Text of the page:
Drexel wins Dad Vail Regatta title for second straight year

Members of Drexel's men's junior varsity heavyweight eight (rear) celebrate their victory. The first-place finish was the only one for the Dragons, who advanced eight boats into the finals on the way to the overall points championship.
Members of Drexel's men's junior varsity heavyweight eight (rear) celebrate their victory. The first-place finish was the only one for the Dragons, who advanced eight boats into the finals on the way to the overall points championship. (RON CORTES / Staff Photographer)
Posted: May 12, 2014

Drexel must have felt as if there was a target on its back throughout the 76th Aberdeen Dad Vail Regatta, and the Dragons' rowers in the closing events of Saturday's storm-delayed championship races on the Schuylkill had to be sensing it.

But if the Dragons' women's varsity heavyweight eight crew was feeling any pressure, it certainly didn't show it, hanging on for a gutty, second-place finish to help lead its team to the overall points title of the largest collegiate rowing event in North America for the second consecutive year.

Drexel's women clocked a time of 6 minutes, 34.775 seconds - just 0.16 seconds behind fast-closing Grand Valley State - to pick up eight big points. The Dragons wound up with 42 overall points for the meet to outdistance co-runners-up Massachusetts and Bucknell.

"We've gotten a bronze a couple of times, but we've never gotten silver, so wow, this is a big day for the women," Drexel director of rowing Paul Savell said. "We're really psyched about that. They were just so amped up and ready to go. With the weather situation, we had to put them on ice a little bit, but they got themselves back and ready to go."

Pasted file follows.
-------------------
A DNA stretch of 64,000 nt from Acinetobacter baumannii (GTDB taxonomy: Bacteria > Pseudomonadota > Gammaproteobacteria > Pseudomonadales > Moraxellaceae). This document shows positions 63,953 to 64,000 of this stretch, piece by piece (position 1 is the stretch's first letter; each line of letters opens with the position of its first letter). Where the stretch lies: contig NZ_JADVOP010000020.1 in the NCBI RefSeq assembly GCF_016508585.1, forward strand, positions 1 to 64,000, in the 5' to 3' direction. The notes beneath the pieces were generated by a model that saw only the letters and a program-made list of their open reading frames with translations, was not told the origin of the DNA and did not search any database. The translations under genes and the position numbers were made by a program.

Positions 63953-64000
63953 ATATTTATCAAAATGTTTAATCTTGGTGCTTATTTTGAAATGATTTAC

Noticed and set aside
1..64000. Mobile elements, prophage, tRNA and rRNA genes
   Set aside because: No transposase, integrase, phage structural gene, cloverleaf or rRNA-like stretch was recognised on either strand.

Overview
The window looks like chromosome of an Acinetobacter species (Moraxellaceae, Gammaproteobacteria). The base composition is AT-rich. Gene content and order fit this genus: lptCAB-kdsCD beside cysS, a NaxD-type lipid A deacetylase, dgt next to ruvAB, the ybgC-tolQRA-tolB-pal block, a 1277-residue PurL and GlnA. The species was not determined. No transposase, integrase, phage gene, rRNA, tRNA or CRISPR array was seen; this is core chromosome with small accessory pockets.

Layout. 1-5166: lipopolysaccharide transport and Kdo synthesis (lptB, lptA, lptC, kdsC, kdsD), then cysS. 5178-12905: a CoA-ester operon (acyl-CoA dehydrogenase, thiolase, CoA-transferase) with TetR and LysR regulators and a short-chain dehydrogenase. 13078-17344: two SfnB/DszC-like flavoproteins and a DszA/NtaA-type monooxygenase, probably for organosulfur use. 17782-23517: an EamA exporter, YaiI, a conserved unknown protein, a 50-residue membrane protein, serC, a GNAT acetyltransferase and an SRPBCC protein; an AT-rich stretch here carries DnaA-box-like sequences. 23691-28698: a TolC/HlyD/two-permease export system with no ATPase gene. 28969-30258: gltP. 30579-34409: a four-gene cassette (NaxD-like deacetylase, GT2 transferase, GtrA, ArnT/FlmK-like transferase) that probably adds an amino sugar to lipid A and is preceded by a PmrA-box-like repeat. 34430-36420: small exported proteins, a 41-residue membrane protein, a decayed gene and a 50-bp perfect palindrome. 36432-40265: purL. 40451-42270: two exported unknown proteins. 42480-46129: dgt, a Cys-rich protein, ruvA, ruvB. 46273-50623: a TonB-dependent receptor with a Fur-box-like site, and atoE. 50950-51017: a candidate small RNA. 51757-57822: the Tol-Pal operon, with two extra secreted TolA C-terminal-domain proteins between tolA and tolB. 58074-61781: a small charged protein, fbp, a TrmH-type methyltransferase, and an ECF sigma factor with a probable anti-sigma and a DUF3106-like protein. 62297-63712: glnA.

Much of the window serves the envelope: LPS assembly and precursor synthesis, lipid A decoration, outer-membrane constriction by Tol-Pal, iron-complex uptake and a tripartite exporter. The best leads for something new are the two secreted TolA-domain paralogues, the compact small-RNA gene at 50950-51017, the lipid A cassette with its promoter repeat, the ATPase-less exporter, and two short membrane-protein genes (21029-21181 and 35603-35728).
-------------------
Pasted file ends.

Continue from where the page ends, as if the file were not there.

Lightning that accompanied two substantial spells of heavy rain resulted in a delay of more than 21/2 hours, setting up the final stretch of seven races.

The Dragons advanced eight boats into the finals. Although they won only one race - the men's junior varsity heavyweight eight - they showed enough depth to pick up the Jack Bratton Trophy for overall points.

"Overall, the team did a great job," Savell said. "Any time you're talking about team points, your whole team has to do something good. We talked about that on Thursday, that we really were counting on every single person on the team. Everybody's important in our boathouse."

Different teams won all three points trophies. Michigan, on the strength of its win in the men's varsity heavyweight eight, overtook Drexel by one point for the Dr. Thomas Kerr Trophy. Massachusetts picked up the Jack and Nancy Seitz Trophy for women's points, ahead of Bucknell and Drexel, after taking the women's varsity heavyweight eight.

Drexel was not a factor in the men's varsity heavyweight eight, finishing fourth in 5:47.619 behind Michigan, Florida Institute of Technology, and Virginia.

The Wolverines, who began their season winning the Murphy Cup on the Cooper River in Camden, opened up some daylight just past the Strawberry Mansion Bridge and held off fast-closing FIT to cross the line in 5:40.221 for their third win in the event in the last four years and fifth time overall.

"When we came through the bridge, our guys got on the move," Michigan coach Gregg Hartsuff said. "We got about four seats of open water, and I knew the race was done because I know our guys will do whatever it takes to hold on. It was holding on for dear life in the last 300 meters. FIT was sprinting hard."

Multiple event winners on Saturday were Bucknell and Oklahoma City with three each, and Massachusetts, MIT, and Brock with two apiece. Temple (men's junior varsity heavyweight eight) and Villanova (women's freshman/novice heavyweight eight) each won a bronze medal.


jjuliano@phillynews.com

@joejulesinq

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